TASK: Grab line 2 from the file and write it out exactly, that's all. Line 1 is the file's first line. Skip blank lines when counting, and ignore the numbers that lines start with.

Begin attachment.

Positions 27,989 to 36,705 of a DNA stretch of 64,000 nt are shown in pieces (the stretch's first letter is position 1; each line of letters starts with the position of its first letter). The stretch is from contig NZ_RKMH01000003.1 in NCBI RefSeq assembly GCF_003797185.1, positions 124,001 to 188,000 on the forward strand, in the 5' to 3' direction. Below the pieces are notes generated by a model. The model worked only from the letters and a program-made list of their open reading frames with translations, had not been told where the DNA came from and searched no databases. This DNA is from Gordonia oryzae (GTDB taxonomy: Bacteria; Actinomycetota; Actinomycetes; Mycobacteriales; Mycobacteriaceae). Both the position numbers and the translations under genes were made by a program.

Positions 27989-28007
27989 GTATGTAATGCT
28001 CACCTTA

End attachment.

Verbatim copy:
Positions 27989-28007